Ethnic minorities have long been one of the poor relations in the human rights field. For all the talk about group rights and the increasing acceptance that economic, social and cultural rights have too long been overlooked in favour of civil and political rights, the torture, summary execution and unfair trials of individuals continue to attract more interest and concern. As the Minority Rights Group's World Directory of Minorities makes clear, the problems they face are immense and may in many places be reaching crisis point.
One of the difficulties with the subject is the trouble in establishing who, precisely, belongs to a minority. Estimates range from 10-20 per cent of the world's population, belonging to several thousand groups and sub-groups. The MRG accepts as a minority any non-dominant ethnic or religious community - whether or not it is numerically in the minority - that is without power, marginalised and discriminated against.
The past decade has seen the fragmentation of large numbers of national states and the rise of minorities each demanding its own identity, language, land and estate. Where these rights are systematically denied, violence follows. Of the 30 or so conflicts going on today, virtually every one is taking place within a state and not across a border.
The 13-year-old war between the Turkish authorities and their Kurdish minority has seen some 3,000 Kurdish villages razed to the ground, over two million Kurds turned into refugees and south-eastern Turkey turned into a vast armed camp. Each year, $8 billion, nearly a fifth of the entire Turkish budget, goes to feed the war. In Burma, the Karen, Shan, Mon, Chin, Kachin and Arakanese minorities, making up between them a third of the population, are being forced from their homes and turned into slave labour by Burma's military rulers who are building a 416-mile pipeline through the mountains and jungles to carry gas to Thailand. Foreign companies, eager to invest, turn a blind eye to human rights violations. Some multinationals have pulled out, shamed by international outcry and a landmark ruling in the United States courts that has said US firms may have to take responsibility for the human rights abuses of the countries they work in. Others, indifferent to the damage they cause or the needs of the minorities whose lands they ravage, are quick to take their place.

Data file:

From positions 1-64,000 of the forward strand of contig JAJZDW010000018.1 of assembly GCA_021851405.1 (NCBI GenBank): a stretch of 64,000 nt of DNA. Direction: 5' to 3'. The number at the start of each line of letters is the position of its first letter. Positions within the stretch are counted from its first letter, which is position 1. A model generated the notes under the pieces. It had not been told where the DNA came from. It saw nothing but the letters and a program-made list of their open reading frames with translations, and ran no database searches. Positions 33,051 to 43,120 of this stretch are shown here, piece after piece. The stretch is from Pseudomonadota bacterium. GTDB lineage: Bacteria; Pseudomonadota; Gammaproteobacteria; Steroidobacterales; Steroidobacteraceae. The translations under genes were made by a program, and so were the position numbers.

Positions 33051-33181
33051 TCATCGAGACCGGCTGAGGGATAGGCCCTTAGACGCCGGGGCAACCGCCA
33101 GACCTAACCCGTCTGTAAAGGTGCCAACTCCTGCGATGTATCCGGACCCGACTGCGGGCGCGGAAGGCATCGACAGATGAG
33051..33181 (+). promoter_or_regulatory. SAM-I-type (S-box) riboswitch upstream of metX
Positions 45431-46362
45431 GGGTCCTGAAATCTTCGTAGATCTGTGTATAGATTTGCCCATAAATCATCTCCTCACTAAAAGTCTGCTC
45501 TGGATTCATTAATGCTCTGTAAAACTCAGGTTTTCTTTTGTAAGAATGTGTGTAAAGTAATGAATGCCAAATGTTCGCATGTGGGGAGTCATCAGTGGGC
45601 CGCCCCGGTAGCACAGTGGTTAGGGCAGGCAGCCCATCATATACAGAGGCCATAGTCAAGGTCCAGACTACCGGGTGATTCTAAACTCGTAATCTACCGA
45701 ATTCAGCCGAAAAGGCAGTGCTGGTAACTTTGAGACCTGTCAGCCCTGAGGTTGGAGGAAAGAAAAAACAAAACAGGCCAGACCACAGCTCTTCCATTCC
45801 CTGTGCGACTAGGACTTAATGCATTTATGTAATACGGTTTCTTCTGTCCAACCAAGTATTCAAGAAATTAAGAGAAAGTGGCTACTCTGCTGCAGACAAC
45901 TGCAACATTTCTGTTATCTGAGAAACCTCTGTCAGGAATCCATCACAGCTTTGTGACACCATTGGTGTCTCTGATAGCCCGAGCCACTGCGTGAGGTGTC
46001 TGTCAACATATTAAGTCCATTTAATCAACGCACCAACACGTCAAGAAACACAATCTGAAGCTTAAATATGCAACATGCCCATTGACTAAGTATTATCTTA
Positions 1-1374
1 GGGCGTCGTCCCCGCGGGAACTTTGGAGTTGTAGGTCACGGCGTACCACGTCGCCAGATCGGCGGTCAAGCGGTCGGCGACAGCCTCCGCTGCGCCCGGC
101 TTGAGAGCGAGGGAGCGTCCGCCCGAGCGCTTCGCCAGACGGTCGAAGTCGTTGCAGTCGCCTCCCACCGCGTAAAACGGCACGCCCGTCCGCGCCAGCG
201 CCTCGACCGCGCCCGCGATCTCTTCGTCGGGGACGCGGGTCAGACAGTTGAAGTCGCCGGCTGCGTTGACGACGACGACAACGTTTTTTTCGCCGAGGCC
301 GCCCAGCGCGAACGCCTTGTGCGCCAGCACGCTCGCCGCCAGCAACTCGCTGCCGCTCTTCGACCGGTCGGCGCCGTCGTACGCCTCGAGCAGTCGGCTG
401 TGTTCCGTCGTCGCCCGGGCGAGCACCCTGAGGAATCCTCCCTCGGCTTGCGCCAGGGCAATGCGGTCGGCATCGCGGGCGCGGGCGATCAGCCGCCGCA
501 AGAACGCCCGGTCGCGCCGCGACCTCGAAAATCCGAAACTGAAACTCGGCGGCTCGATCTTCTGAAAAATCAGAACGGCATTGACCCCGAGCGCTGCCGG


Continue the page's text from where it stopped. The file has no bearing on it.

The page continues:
The past few years, as MRG's director Alan Phillips explains in his preface, have seen a number of improvements. Growing acceptance that intercommunity tension and conflict can pose a serious threat to peace and stability, with a potential for chaos that goes far beyond borders, is gradually pushing the international community and major funders to accept the need for pre-emptive development strategies. Since 1991, the World Bank has insisted on an indigenous peoples' development plan before a project is even appraised. Recognition of the extent to which vast programmes carried out in the name of development have damaged vulnerable communities has led to stricter policies for investors and a call by Amnesty International and others for a proper charter to protect minority interests and the environment. But these are small steps, given the many issues that need to be addressed - education, language, religion and land rights. The United Nations Declaration on the Rights of Minorities makes no reference to land rights.
The World Directory of Minorities is an immense and expensive book, but it provides a unique reference work on some 200 minorities. As the entries make clear, there are few minorities not beset by conflict, discrimination, pressure to assimilate and, often, violence. Although invaluable for all who work in the field, the World Directory does not make happy reading.
Caroline Moorehead is author of Durant's Dream: War, Switzerland and the Red Cross, which will be published by HarperCollins this month.
World Directory of Minorities
Editor - Minority Rights Group International
ISBN - 1 873194 36 6
Publisher - Minority Rights Group International
Price - £100.00
Pages - 850